ELIZABETH CITY, NORTH CAROLINA — Down the road from the Coast Guard air station, past the copse of oak trees, surrounded by fields of leafy collard greens, in a 1,000-foot-long steel hangar built during World War II here in coastal North Carolina, the unlikely dream of an upstart military contractor is about to be literally deflated. In the hangar’s musty gloom, underneath rafters where countless birds perch and spatter the concrete floor 200 feet below with their waste, a 370-foot-long, ultra-high-tech surveillance airship floats just a foot off the ground, tethered to Earth by three metal cables each weighing three tons.
Archived posts with tag ‘Mav6’
The latest pissed-off reader takes exception to my coverage of the Blue Devil 2 “missile blimp” — and also finds my “pen name” to be “cute.” He also helpfully sent me a link to a marketing brochure detailing Blue Devil’s weapons capability, failing to notice that I’m the one who uploaded that document in the first place.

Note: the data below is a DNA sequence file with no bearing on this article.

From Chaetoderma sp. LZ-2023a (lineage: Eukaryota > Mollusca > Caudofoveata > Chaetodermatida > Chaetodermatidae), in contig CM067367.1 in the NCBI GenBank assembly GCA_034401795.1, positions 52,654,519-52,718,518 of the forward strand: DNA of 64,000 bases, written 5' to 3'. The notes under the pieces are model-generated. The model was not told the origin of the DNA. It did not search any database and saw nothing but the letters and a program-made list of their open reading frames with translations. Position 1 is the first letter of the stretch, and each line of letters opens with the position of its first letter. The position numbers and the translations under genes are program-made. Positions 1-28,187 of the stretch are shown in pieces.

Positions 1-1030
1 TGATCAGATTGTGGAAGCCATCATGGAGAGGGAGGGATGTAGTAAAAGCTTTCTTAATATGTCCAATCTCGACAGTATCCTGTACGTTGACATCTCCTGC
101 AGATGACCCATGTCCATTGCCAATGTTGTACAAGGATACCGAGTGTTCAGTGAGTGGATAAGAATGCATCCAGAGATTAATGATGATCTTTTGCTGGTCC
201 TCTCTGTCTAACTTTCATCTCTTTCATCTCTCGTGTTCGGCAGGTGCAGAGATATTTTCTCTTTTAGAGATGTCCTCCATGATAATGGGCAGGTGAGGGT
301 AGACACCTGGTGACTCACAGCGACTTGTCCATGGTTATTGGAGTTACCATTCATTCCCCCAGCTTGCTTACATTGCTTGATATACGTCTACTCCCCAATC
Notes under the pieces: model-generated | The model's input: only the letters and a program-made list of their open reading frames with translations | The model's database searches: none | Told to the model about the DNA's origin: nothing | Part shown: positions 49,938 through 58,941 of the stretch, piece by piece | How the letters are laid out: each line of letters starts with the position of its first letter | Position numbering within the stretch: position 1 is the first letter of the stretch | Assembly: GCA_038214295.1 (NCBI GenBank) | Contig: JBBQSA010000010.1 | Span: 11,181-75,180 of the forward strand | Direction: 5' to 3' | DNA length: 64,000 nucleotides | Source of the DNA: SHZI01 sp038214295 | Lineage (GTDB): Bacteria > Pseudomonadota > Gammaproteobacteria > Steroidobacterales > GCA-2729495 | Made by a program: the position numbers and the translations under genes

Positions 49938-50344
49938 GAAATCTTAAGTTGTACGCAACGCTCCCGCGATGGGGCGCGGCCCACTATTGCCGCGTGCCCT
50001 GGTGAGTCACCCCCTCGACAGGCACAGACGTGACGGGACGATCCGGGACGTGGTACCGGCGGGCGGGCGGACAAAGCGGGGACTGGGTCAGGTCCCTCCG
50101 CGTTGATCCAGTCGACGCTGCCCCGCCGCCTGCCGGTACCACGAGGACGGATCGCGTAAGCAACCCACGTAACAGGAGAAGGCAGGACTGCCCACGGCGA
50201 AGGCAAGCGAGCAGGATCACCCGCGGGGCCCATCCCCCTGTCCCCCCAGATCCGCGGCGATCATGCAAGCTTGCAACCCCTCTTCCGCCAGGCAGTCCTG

Upstart Virginia aerospace firm Mav6 is offering to install guided missiles on the massive, robotic spy blimp it’s building for the Air Force. The idea would only be slightly terrifying, if the massive airship was headed to Afghanistan, as originally planned. But Mav6 and its CEO, a respected retired Air Force general, are also promoting the giant airship for homeland security missions over U.S. soil. In that way, today’s war blimp could become tomorrow’s all-seeing, lethal Big Brother.
The past decade has seen an unlikely revival of a long-grounded technology. Military airships, last operational with the U.S. Navy in the 1960s, took back to the skies, propelled by soaring demand for long-endurance, low-cost aerial surveillance in Iraq and Afghanistan. Per flight hour, an airship costs a fraction of what a helicopter or a fixed-wing plane costs.